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Our adventurous Year 12 girls headed off for their Gold Duke of Edinburgh’s Award expedition at the end of March at White Peak in England’s Peak District.
Up at the crack of dawn and rearing to go, the excited Year 12 students boarded the coach bound for the White Peak, a limestone plateau that forms the central and southern part of the Peak District in England and is mostly between 270 metres and 430 metres above sea-level.
Split into 4 walking groups, the girls had a kit check and left a sunny Tittesworth reservoir on the edge of the spectacular Peak District National Park. Little did they know at the time, that over the next four days they would have to endure soaking wet and cold conditions which would test their skills of resilience, collaboration, stamina and problem solving to the extreme.
The group displayed excellent teamwork skills throughout, real strength of character against a backdrop of persistent precipitation, they were mostly drenched, and they built up more advanced navigational skills each day. A particular highlight of the trip was setting up camp each night and cooking endless packets of Wayfarers food. Nalgene bottles, which double as drinking bottles, kept them warm overnight and endless supplies of sweets motivated and energised the group during the day.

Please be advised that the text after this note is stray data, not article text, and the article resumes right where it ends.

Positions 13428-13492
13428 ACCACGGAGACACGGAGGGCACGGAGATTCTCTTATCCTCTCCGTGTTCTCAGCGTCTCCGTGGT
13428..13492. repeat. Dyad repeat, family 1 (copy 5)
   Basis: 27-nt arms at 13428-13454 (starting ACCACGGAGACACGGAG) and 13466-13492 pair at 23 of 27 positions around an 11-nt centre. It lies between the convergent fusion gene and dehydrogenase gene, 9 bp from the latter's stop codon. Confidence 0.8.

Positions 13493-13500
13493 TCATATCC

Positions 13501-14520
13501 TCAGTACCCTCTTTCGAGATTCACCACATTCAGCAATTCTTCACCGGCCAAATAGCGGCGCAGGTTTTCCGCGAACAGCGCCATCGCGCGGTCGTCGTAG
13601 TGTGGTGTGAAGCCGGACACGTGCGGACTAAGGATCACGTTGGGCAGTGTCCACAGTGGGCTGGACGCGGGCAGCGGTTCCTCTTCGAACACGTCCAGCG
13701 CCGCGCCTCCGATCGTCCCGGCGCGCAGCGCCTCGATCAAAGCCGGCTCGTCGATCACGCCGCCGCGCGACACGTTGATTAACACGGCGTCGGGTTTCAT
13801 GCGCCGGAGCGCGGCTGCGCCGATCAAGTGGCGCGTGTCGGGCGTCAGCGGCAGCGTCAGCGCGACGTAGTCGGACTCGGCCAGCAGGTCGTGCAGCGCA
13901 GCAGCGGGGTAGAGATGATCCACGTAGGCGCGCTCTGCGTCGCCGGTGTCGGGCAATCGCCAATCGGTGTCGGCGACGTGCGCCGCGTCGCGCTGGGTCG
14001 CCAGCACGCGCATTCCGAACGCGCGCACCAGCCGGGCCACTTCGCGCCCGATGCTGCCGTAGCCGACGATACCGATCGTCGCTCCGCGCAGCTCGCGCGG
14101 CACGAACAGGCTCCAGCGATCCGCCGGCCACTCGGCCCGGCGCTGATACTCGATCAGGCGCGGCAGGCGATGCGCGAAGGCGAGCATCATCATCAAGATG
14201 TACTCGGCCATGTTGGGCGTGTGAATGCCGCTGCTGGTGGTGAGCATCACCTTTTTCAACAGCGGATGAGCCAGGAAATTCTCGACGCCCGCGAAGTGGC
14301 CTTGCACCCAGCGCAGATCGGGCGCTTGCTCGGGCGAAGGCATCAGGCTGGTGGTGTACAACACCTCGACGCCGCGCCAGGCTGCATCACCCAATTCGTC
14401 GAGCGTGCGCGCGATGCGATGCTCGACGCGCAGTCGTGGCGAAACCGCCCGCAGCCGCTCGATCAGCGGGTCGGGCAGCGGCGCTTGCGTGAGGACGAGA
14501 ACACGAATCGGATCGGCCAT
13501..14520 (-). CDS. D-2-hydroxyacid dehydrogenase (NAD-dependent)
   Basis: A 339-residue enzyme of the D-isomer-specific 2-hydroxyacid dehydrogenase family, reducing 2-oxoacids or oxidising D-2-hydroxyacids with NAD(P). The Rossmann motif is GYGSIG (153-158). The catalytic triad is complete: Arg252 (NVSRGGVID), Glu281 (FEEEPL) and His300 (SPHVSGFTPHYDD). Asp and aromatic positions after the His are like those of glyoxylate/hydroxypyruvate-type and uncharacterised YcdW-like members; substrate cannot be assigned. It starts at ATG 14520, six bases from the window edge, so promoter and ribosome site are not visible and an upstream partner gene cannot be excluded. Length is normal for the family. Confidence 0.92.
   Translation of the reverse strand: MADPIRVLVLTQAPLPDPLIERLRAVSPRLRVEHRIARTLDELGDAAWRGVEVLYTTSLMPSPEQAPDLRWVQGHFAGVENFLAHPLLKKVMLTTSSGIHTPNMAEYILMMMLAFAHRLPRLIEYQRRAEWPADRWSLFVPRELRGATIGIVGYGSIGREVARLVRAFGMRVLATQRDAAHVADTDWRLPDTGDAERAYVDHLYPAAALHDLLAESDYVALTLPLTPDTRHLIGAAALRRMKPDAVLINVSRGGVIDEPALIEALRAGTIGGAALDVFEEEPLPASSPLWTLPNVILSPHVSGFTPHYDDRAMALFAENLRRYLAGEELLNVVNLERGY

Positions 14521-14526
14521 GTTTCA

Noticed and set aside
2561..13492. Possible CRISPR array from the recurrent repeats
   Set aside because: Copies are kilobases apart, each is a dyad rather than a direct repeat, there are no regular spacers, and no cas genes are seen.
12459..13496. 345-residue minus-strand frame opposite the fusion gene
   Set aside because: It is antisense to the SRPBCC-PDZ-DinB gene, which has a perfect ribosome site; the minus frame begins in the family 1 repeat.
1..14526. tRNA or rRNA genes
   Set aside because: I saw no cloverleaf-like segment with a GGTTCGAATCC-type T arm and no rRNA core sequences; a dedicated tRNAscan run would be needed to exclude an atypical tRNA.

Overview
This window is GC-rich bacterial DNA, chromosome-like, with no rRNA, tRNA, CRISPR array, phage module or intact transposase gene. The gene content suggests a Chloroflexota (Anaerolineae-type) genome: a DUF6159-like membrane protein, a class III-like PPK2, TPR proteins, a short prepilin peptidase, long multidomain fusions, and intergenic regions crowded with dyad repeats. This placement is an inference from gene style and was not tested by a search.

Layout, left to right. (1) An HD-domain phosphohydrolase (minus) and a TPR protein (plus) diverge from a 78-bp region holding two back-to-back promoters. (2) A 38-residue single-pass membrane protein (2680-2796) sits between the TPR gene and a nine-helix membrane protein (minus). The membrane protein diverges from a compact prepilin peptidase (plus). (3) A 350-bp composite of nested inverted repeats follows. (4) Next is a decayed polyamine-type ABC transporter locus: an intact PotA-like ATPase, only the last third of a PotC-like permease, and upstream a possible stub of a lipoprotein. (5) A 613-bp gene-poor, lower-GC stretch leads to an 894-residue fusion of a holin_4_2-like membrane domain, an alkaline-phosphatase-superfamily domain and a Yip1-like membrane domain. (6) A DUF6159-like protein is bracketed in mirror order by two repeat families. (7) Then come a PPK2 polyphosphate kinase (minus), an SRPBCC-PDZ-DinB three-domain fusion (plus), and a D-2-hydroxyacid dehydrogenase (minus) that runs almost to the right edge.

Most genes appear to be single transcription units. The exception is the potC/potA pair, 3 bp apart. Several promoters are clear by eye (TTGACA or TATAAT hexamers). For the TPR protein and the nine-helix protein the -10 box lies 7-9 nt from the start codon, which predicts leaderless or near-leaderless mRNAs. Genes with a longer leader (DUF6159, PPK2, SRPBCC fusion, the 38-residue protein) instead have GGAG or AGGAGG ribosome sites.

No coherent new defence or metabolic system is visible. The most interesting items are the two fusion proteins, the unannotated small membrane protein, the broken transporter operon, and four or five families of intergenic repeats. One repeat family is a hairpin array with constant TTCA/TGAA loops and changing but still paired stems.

Over the four day stretch the team gained a wealth of practical knowledge about pacing, the importance of trusting your compass bearings and taking it in turns to navigate the group. They are all looking forward to being assessed in July in the Dark Peaks.